Then if there is any misbehavior at any time "I guess you don't know if he is a crack baby, right?" comment from child's Sunday School teacher who promptly told the rest of the Sunday School teachers to be "careful of the crack kid" which he wasn't but that is almost beside the point—it is the assumption that of course an adoptive child's birth mother must have been a drug user.

    And all the lovely people who told us that adoptive children are always trouble makers. 

    And now when said adoptive son is a wonderful adult, many of those same people go on and on about what a miracle it is that he is a wonderful man with real wonder in their voice as if to say "how can that be?" 

    And the list could go on and on…but I will refrain.

  • Sue Bohlin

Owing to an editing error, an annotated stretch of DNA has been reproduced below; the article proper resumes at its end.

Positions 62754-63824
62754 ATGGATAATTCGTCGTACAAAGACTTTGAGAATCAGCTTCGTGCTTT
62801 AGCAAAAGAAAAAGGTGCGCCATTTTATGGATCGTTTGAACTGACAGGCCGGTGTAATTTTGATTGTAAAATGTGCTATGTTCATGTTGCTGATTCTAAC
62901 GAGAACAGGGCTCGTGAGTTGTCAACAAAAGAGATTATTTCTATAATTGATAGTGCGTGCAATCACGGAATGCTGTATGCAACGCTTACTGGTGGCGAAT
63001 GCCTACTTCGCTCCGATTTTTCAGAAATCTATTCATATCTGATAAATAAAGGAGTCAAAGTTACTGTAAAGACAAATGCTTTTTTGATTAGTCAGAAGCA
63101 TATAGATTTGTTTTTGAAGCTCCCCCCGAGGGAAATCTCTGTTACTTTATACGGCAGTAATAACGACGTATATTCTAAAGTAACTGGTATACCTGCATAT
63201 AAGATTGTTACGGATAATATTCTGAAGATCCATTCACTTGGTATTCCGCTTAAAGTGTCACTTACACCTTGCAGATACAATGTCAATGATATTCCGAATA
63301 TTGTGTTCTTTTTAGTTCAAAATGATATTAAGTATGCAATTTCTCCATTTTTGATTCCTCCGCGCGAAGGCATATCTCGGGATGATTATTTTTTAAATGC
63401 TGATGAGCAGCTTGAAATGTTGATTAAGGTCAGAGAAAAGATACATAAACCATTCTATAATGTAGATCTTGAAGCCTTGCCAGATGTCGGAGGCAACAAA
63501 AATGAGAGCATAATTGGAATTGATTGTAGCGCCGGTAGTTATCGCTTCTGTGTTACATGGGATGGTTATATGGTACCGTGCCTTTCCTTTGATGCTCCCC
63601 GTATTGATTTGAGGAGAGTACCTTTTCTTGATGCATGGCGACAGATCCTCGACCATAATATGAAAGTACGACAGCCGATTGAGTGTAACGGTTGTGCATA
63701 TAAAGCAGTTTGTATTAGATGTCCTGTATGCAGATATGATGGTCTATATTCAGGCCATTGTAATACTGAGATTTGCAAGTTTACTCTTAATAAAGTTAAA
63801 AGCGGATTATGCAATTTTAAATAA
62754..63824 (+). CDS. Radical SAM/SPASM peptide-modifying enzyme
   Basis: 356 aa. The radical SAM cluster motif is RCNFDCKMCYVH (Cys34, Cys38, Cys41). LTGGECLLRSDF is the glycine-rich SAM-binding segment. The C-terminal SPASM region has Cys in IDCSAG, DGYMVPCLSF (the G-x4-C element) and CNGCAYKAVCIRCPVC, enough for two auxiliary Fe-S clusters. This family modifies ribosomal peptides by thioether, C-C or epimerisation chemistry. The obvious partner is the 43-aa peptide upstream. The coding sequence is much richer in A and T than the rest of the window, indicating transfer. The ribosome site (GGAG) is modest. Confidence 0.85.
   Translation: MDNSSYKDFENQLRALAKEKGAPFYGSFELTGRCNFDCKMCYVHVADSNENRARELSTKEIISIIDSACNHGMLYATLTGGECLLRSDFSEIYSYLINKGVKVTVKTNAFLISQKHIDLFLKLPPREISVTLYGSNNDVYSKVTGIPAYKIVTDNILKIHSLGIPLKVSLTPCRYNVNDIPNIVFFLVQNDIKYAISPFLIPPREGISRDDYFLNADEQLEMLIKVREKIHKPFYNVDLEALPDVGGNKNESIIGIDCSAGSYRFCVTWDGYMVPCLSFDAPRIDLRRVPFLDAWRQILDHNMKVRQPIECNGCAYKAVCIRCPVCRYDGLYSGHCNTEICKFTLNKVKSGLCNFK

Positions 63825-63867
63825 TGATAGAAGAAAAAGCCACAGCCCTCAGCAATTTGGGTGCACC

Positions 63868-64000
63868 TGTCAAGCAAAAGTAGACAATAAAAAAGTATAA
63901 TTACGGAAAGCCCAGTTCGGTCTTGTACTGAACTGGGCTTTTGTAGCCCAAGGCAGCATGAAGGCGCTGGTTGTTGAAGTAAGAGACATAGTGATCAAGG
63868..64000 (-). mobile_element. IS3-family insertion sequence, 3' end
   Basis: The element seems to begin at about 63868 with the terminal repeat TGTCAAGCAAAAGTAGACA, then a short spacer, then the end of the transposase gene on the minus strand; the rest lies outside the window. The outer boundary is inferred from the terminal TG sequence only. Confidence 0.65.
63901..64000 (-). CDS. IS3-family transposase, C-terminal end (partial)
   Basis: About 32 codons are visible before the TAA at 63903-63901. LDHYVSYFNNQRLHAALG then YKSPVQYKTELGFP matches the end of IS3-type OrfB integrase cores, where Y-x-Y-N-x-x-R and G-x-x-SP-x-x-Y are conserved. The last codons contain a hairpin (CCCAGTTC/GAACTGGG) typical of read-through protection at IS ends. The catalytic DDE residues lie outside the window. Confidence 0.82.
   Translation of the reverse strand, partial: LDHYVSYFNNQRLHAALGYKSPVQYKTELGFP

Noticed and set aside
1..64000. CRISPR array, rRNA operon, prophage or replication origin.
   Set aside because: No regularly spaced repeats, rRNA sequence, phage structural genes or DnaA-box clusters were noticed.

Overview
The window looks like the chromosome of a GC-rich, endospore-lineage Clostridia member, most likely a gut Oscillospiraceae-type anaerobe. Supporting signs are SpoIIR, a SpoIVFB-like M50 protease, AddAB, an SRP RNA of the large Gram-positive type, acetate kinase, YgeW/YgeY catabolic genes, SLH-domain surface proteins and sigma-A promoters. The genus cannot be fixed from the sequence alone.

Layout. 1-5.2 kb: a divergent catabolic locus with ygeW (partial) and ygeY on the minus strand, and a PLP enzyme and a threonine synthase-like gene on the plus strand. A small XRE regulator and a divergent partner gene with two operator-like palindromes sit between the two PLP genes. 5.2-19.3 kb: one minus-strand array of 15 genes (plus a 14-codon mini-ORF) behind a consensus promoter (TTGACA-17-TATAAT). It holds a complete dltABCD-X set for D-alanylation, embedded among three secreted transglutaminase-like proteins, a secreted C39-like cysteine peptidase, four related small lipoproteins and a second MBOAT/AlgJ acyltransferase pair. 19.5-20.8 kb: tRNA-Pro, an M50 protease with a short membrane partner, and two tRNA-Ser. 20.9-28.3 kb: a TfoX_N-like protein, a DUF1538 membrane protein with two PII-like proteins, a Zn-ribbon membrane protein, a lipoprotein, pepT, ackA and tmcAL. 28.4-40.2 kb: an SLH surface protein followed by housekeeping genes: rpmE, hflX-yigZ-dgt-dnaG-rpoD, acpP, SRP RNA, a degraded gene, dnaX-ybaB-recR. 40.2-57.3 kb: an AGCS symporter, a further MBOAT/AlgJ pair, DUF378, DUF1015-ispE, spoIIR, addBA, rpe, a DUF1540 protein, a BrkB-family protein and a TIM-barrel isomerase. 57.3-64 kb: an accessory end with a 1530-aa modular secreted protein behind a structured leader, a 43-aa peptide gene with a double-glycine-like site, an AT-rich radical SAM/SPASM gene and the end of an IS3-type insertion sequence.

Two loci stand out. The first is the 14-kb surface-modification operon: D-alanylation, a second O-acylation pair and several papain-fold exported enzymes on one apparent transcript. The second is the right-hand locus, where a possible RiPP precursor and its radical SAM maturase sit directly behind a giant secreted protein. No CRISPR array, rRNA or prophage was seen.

Ouch ouch ouch!!

    Wow, Kathryn! My heart hurts to read what you write. Your post is clearly one of the "been there, done that, got the t-shirt" kind. Thank you so much for your painfully poignant contribution.

  • Terri Moore

    Thanks for this Sue!

    I'm sorry that I am just now seeing this. What a great list of things not to say! My pet peeve lately is how people respond when someone announces they are adopting. Questions like this are ones I've heard:  "Are you really sure you want to do this?" "Have you thought about (insert all of the issues surrounding adoption)?" "Why aren't you going to adopt an American baby?" "Don't you want to have a baby of your own?" "Are you ever going to have a baby of your own?" You really should have a baby of your own, there's just nothing like it." Some of these have come to me when I'm in the middle of the adoption process and have even met my child! As if I should leave them in the orphanage because bringing them home might pose an inconvenience!